The last six weeks of every semester is always a bit of a Sisyphean nightmare of grading, so we usually need a few weeks to recover and empty our minds of all things academic. This year–our last–I don’t feel as exhausted as I usually do, but I do feel the compulsion to empty my mind, and there’s nothing more meditative than cooking.
I puttered around all day in the kitchen…making dips and soups and such. The soups, of course, are for my two dads, who’ve both put in orders. My second dad is actually my older brother, Johnny, who was seventeen when I was six, and all my little girlfriends thought he was my dad, so he refers to himself as such (though he usually simply calls himself my “favourite dad,” while I refer to him as “Beezlebub” because it suits him so well).
I may have overdone the soup though…
However, my very cool, though not entirely successful, cooking experiment of the day was aquafaba meringues.
Aquafaba is a fancy name for the stuff you pour down the drain when you open a can of beans (usually chickpeas or white kidney beans, but other beans as well). Yes…aquafaba is…BEAN JUICE.
According to The Official Aquafaba Site…
Aquafaba can be used to replace egg whites in many sweet and savory recipes. Its unique mix of starches, proteins, and other soluble plant solids (which have migrated from the seeds to the water during the cooking process) gives aquafaba a wide spectrum of emulsifying, foaming, binding, gelatinizing, and thickening properties.
A growing international community has developed around aquafaba to explore its full potential, resulting in many exciting recipes such as meringues, mayo, butter, cheeses, pavlovas, macarons, baked goods, and much, much more!
Most recipes I’ve come across have suggested that a can of chickpeas will yield about a cup of the apparently magical stuff, but at most, I’ll get maybe a quarter of a cup, so I started just collecting it in a jar until, lo and behold, after a few weeks, I ended up with almost four cups.
Anyway, I used this recipe, which calls for 3/4 up sugar to each cup of aquafaba (or “goo” as I’ve been calling it all day). This seemed like far too much, so I cut it down to 1/2 cup of sugar per cup of goo. As it turns out, it was still way too much sugar, but I’m recording the ingredients so I know what NOT to do for my next foray into the world of aquafaba.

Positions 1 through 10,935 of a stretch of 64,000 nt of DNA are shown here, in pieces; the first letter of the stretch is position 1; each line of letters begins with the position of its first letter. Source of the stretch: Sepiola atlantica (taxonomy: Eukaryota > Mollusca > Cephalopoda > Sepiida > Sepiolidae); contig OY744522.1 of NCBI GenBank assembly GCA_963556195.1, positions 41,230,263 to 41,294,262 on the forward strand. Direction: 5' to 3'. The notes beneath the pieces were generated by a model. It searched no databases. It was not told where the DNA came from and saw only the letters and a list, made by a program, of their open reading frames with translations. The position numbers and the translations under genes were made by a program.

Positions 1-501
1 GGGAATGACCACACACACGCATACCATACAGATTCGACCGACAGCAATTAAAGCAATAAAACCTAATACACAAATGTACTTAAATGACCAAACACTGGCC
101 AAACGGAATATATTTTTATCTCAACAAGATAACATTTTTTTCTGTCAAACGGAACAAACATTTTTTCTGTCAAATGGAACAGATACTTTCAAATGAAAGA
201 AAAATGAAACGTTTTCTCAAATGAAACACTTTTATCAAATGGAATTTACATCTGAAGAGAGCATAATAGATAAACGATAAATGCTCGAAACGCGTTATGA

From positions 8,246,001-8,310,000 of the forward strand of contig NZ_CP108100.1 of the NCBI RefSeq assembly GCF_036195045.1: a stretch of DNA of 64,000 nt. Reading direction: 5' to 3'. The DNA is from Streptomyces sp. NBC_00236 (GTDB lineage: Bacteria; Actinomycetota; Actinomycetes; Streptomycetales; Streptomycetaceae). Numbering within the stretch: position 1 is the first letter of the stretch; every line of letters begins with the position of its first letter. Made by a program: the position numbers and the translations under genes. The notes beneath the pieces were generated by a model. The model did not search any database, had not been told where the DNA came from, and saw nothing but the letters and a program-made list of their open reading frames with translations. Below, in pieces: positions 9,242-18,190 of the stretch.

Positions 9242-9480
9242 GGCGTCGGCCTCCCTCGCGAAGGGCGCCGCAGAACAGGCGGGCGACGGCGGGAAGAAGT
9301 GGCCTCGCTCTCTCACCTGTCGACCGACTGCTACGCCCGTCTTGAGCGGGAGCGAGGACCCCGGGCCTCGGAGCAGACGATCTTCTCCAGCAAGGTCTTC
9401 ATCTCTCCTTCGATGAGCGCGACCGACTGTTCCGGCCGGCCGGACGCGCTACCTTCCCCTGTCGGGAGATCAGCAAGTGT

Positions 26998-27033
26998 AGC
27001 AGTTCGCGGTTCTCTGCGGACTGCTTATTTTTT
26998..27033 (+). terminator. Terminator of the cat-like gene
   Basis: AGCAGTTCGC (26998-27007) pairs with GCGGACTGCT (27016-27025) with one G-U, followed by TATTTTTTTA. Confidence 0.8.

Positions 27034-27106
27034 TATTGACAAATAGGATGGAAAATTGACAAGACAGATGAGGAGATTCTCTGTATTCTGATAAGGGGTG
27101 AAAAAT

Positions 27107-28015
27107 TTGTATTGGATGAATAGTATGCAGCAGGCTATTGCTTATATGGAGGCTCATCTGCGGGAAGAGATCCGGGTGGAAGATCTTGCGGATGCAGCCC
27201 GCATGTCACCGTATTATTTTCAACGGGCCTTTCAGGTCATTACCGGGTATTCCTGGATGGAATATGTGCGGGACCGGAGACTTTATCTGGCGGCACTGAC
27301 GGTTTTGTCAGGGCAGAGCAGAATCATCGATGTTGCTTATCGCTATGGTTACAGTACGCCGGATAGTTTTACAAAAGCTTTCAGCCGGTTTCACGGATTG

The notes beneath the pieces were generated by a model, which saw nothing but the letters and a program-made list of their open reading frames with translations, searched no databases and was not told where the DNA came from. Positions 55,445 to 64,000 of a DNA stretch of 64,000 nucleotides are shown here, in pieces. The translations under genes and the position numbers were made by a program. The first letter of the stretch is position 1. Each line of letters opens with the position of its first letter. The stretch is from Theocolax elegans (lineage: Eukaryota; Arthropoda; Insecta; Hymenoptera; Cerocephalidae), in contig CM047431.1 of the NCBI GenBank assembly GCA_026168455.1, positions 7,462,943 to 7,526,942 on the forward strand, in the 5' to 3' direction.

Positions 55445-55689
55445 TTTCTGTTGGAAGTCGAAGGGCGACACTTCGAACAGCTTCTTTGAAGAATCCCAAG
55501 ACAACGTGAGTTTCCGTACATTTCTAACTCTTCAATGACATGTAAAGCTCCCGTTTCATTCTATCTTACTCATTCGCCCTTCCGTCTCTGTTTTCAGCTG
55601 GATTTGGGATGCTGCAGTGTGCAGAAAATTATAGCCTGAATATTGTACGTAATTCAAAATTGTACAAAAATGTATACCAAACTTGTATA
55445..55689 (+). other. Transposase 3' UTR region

- 4 cups of aquafaba
- 2 tsp vanilla
- 1 tsp cream of tartar
- 2 cups icing sugar (FFR: this is WAY too much)
So you combine the first three ingredients in a stand mixer and whip the heck out of it F.O.R.E.V.E.R. (seriously, we’re talking half an hour). Gradually add the icing sugar.
After half an hour of whipping the goo, it was the consistency of, say, Cool Whip, but hadn’t yet formed stiff peaks (which is apparently what you want):
Eventually, however, the peaks formed, and the texture was really quite neat:
You then cook them F.O.R.E.V.E.R. at 200 degrees.
Here’s what they look like before cooking (so pretty!):
The cooking didn’t really work out very well, however. I tried an hour, and they were too soft, so I left them another half hour and they were kind of getting there enough that I figured I’d experiment with the next sheet in terms of time and temperature, BUT they tasted terrible because they were FAR too sweet.
So…ultimately, I decided to chuck the rest in the bin and chalk it up to experience.
I remain intrigued by the whole aquafaba thing, but I think I’ll try it in savoury dishes (or as an egg replacement) instead. Oh well, I’ve never been much of a dessert maker anyway.
I think James may have been a little disappointed that he was robbed of his promised dessert, however, because I found this beside his chair….
Aaaand the song of the day is the Boss’s tribute to Prince…”Purple Rain”: